Britain's Bradley Wiggins tightened his grip on the Criterium du Dauphine after Colombia's Nairo Quintana won the sixth and penultimate stage here on Saturday.
Wiggins went into this mountainous 167.5 kilometre run leading the general classification by 38sec from Germany's Tony Martin.
But after crossing the line in fourth behind Quintana, Cadel Evans and Daniel Moreno, the Team Sky star extended his lead going into Sunday's final stage with a 1min 20sec cushion over his teammate, Australian Michael Rogers.
Evans, the defending Tour de France champion, attacked twice in a bid to close his gap: the first time over the the top of the Col de Joux-Plane, the sixth and last climb, and then again at the finish to finish second on the stage behind Quintana.
He is now third overall at 1min 36sec, but had been hoping for more.
"I was hoping for a little bit of a chance for the stage (win)," said Evans, who won the opening stage Monday from a three-man sprint.
"But I also heard Tony Martin was dropped on the Joux-Plane and I wanted to maintain the gap on him."
The 22-year-old Quintana made his decisive move five kilometres from the summit finish, reeling in leader Brice Feillu two kilometres from the line.
Of the stage winner, Movistar's sporting director Yvon Ledanois said: "He's a pure climber but he also knows how to do other things."
Wiggins, ably aided by his teammates, now looks poised to defend his Dauphine title.
"When Cadel attacked he took a small lead but I didn't want to take any risks. It's not a problem to give him 25 or 30 seconds," said the Olympic track champion.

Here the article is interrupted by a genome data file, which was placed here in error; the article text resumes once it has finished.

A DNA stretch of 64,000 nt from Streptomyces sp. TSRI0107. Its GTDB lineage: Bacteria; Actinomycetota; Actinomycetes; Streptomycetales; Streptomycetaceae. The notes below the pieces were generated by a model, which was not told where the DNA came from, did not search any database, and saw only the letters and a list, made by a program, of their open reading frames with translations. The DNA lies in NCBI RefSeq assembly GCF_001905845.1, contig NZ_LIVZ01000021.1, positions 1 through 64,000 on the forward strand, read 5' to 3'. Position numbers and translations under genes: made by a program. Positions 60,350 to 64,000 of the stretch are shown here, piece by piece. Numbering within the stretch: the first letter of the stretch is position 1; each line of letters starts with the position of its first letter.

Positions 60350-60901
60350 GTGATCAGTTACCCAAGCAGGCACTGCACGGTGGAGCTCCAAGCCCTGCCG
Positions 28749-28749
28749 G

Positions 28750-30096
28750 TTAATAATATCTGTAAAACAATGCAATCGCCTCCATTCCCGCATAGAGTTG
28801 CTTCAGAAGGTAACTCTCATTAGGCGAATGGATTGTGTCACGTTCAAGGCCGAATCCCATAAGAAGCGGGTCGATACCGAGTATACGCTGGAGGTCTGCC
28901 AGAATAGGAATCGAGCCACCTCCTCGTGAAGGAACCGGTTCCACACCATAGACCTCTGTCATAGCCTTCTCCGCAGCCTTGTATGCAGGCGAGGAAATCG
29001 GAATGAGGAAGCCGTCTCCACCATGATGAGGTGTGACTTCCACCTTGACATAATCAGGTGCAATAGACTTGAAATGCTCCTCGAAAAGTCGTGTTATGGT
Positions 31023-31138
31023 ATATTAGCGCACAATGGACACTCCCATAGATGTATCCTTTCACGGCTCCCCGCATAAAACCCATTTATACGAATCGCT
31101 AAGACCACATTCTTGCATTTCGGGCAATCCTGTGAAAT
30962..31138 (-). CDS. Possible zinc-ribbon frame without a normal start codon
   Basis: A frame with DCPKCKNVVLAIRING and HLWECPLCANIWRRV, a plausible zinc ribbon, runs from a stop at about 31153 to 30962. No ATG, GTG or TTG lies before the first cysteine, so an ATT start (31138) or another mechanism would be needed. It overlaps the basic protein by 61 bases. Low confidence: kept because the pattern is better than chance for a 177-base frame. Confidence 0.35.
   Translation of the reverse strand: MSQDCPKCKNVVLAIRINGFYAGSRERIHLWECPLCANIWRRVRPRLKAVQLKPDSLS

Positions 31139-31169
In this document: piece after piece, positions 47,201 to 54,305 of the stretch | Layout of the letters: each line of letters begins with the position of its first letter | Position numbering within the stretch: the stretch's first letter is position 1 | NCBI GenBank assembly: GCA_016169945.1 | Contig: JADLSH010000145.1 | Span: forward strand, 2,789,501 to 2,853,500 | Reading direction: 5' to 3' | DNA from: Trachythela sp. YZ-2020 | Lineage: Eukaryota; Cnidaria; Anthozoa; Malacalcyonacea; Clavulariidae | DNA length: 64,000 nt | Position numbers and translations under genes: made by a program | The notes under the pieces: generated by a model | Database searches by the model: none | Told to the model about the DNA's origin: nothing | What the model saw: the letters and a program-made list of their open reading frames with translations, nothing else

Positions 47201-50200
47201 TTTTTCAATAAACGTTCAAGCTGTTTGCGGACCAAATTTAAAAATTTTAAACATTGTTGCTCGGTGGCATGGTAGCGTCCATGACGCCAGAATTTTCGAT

Sunday's closing seventh stage is a 124.5km ride between here and Chatel.
One rider who won't be taking part is Luxembourg's Andy Schleck, who pulled out of the race at Saturday's 64km mark.
Schleck had been struggling ever since being knocked to the ground by a strong gust of wind on Thursday's fourth stage time trial in Bourg-en-Bresse.
"He couldn't pedal anymore," RadioShack sporting director Alain Gallopin told the race's official website.
"Since he crashed during the time trial, the whole right side of his body was hurting.
"He was climbing all right but he was suffering to hold his bike. Yesterday, he managed to finish but today, racing had become too difficult."
With Sunday's closing stage less difficult than the sixth stage, the feeling is that Evans -- a four-time runner-up -- has lost his chance.
"It's a short stage, but it can be nervous with an arrival at the top, but not as long of a climb as the final one today," BMC sports director John Lelangue lamented.
"We'll have to stay vigilant and try to get any opportunities we can."